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A Summons to Memphis


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About the Author

Peter Taylor was born in Tennessee in 1917. He was the author of seven books of stories, including The Collected Stories of Peter Taylor, A Long Fourth, In the Miro District and Other Stories and The Old Forest and Other Stories (which won the Pen/Faulkner Award for fiction in 1985); three novels including A Summons to Memphis (which won the Pulitzer Prize for Fiction in 1987); and three books of plays. Mr. Taylor taught at Harvard University, the University of North Carolina, and Kenyon College, from which he graduated in 1940. Before his death in 1994, he was Commonwealth Professor of English at the University of Virginia.


It seems amazing that only now has Taylorwell advanced in a life that seems as measured as his lucid prosedelivered himself of a second novel. It has been as well worth waiting for as a treasure uncovered after years of searching. As in his celebrated short stories, Taylor here offers a reconstruction of an earlier era in a distinctively Southern settinga closely knit society permeated by inflexible codes of conduct whose consequences reach through the generations. This is the story of the Carver family, formerly of Nashville, whose move to Memphis was the result of the father's betrayal by his best friend and major legal client. Phillip Carver, the narrator, tells of the events that followed from that move, in which his autocratic father destroyed the lives of his wife and all four of his children. The circumstances are affected by the particular milieu of Memphis, just a few hundred miles away from Nashville, but having its own accents of speech, social hierarchy, customs and patterns of behavioreven a certain style of dressing. Taylor conveys these characteristics in the same way that he evokes personality: with an accretion of detail built on sensitive and sympathetic observation. As the novel unfolds, what seems a simple story becomes weighted with psychological nuances, revealed as layer after layer of family secrets is stripped away. In a beautifully constructed symmetry, events come full circle; the revelation of paternal hubris also unmasks treachery and festering resentment and fully illuminates the tragedy of hopes dashed and young lives wasted. Through a final, wrenching irony, Phillip eventually comes to understand the wellsprings of his father's character, and he is able to achieve empathy and forgiveness. Master raconteur Taylor casts implicationsfar wider than his novel's settingabout the insidious undercurrents in family relationships. This is a wise book, and despite its deliberate understatement, a profoundly affecting one. (October 6)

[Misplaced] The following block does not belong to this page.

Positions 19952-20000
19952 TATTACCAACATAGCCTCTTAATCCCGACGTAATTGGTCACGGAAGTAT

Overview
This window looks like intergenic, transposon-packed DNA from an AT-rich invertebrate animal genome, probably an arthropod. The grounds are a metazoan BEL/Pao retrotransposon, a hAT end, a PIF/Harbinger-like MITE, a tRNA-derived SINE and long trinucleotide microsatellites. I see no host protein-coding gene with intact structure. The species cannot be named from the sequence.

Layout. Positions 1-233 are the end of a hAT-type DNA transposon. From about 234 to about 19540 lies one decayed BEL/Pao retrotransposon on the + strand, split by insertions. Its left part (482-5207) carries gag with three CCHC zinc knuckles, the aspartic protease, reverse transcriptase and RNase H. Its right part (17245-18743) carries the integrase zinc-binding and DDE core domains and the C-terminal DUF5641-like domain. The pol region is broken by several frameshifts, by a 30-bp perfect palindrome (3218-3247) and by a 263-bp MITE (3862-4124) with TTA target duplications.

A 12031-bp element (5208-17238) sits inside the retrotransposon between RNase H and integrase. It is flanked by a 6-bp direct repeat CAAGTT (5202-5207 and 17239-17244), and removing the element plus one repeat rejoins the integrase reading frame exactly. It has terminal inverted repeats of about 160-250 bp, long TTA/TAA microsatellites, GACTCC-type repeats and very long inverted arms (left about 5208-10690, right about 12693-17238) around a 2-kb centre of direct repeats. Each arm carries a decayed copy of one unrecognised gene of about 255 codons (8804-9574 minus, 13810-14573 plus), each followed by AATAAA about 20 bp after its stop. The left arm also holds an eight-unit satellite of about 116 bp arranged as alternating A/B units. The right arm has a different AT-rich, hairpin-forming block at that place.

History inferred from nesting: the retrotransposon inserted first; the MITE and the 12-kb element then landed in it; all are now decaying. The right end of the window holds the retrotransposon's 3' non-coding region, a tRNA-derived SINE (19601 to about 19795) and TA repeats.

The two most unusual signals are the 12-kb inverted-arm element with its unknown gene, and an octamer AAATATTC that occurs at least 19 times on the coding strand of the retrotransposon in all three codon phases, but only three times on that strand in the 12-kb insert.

"We finish the novel feeling we've not only come to know his characters, but also come to share their inner truths." --Michiko Kakutani, The New York Times

"A beautiful ironic novel. Peter Taylor's fiction is full of rewards." --The New York Times Book Review

"A Summons to Memphis is like a leisurely port wine sipped slowly and with pleasure beneath a blackjack oak." --The Philadelphia Inquirer

"Something of a miracle.... [A Summons to Memphis] is a work that manages to summarize and embody its author's entire career." --The Washington Post Book World

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